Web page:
On sold-out days there will be a limited number of general admission tickets available for purchase on-site.
Princess Victoria, born 1819, grew up at Kensington Palace. She became queen aged 18 and ruled for 63 years. The Victorian era saw massive social and political change in Britain, which became the greatest of all imperial powers.
The tiny (5ft) queen was a slim girl but in old age her waist measured 49in, making her look almost spherical.
Victoria was born at Kensington Palace on 24 May 1819. Her parents, the Duke and Duchess of Kent were royal, but not wealthy. After her father died in 1820, Victoria’s mother controlled every aspect of the Princess’s upbringing and education, together with the manipulative Sir John Conroy, the Duchess’s ‘adviser’. It was known very early on that Victoria was very likely to inherit the throne, so the little Princess was closely supervised. Her mother even shared her bedroom! Victoria’s beloved governess, Baroness Lehzen, was an ally, and supported her against her mother and Sir John. And even as a little girl, Victoria’s iron will showed through.
Image: Princess Victoria with her spaniel, Dash.
Victoria married her German cousin, Prince Albert of Saxe-Corburg Gotha; a union largely arranged by scheming relatives. However, it was a marriage based on genuine love, affection and shared interests. The couple first met at Kensington Palace in 1836. When they met again at Windsor in 1839 Victoria fell madly in love and they were married in 1840. The couple produced nine children and the happiness of family Christmases and birthdays were all recorded in Victoria’s diaries. She also followed Albert’s taste in music, art, and literature. Together they shared an ardent interest in raising and educating their children.
Prince Albert died from what was though to be typhoid fever on 14 December 1861, aged 42. Victoria was devoted to her husband and her grief was overwhelming. She wore black for the rest of her reign and for the next decade rarely appeared in public. Victoria never recovered fully from the shock of his death. She became close to her personal servant John Brown and the exact nature of their relationship continues to be controversial today. Although she never neglected her duties, Victoria was widely criticised for living in seclusion.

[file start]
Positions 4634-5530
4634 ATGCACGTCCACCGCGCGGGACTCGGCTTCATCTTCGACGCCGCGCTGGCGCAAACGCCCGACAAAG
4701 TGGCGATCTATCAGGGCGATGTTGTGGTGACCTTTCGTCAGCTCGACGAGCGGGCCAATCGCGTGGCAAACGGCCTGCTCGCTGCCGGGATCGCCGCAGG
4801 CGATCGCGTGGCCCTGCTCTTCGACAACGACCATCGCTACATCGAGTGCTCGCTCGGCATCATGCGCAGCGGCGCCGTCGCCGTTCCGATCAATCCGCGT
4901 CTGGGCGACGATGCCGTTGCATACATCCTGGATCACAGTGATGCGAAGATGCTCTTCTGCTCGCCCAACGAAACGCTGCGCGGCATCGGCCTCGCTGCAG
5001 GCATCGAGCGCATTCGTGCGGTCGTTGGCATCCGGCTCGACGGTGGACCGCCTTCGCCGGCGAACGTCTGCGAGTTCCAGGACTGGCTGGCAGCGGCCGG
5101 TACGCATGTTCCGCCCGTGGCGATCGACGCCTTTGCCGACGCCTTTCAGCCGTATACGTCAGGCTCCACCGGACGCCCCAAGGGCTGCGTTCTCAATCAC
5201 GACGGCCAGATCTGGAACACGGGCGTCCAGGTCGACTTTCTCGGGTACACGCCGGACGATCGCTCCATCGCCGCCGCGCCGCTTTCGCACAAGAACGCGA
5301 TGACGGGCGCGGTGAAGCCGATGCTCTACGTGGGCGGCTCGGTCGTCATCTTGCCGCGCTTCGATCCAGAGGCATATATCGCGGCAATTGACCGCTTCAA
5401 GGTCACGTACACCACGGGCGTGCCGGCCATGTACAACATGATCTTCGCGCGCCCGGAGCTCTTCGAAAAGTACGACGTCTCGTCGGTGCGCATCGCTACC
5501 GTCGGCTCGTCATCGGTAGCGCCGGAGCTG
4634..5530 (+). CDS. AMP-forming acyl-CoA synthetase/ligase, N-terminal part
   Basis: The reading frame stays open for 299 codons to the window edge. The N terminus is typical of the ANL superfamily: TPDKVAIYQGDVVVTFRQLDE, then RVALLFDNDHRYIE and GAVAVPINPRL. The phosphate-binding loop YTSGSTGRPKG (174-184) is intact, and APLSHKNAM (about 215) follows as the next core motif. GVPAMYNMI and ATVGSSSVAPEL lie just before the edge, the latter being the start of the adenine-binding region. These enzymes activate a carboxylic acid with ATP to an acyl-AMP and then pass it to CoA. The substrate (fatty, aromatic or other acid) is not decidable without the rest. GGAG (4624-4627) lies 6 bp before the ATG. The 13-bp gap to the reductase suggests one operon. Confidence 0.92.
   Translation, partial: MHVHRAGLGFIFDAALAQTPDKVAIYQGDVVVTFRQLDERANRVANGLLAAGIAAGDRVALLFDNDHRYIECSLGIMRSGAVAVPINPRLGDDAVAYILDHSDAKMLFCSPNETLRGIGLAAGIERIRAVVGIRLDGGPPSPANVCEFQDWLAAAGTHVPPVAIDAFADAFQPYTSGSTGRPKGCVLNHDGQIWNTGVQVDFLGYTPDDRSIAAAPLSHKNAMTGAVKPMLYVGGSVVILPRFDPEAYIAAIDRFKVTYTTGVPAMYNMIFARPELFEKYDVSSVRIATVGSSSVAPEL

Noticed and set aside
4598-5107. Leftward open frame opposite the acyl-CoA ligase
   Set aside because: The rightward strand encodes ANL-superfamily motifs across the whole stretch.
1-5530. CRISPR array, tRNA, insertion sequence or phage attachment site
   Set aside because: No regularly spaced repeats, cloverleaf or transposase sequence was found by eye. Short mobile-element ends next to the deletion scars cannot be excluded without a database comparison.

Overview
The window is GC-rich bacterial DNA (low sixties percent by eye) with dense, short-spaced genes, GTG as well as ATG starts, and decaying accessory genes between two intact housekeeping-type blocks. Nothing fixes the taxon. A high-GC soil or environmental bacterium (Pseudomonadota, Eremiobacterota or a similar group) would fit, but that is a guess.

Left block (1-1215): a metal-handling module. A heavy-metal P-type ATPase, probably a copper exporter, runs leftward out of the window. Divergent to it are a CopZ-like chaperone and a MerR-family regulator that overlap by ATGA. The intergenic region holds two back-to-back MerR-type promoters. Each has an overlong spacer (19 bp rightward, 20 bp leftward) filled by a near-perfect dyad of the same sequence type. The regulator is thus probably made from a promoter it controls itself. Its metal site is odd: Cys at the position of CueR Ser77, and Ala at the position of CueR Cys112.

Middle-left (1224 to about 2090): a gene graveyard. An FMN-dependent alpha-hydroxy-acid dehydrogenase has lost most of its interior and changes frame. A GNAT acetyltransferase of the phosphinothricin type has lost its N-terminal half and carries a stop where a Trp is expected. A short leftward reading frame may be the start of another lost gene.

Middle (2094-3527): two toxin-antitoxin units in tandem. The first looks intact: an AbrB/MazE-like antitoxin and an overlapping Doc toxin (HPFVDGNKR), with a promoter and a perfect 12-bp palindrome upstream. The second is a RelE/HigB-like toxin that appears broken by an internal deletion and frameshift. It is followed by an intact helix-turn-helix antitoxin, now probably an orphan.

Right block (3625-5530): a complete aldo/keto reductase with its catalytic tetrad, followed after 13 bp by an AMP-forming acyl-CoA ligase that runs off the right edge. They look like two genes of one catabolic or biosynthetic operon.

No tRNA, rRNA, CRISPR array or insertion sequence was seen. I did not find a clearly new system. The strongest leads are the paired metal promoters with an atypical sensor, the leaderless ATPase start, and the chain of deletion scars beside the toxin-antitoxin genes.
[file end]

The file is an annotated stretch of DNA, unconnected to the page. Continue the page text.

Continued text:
Albert once designed a brooch for Victoria containing their first daughter Vicky’s milk tooth!
Queen Victoria came to the throne as Britain was moving from an agriculturally based economy. By the end of her reign colonial expansion, industrial production and new technologies had transformed the way people viewed the world, how they communicated with one another and how they moved from place to place. Victoria embraced many of these advances. She enthused about the telegraph machine she had seen at the Great Exhibition of 1851. She used cholorform to ease the labour pains during the birth of two of her children and made a voice recording in 1888. The British Empire expanded until it stretched across Africa, Asia, Australia and Canada.
Explore Queen Victoria's long and extraordinary life in her own words at Victoria Revealed - the Queen Victoria exhibition at Kensington Palace.
Until 12 November 2017
Go on an interactive adventure at Kensington Palace. Meet a character from history, explore all around you, do challenges and win a badge!
Come to Kensington Palace to explore the lives of three German princesses, whose marriage into the British royal family and wide-ranging interests placed them at the very heart of the enlightenment underway in 18th century Britain.
Open daily until 12 November 2017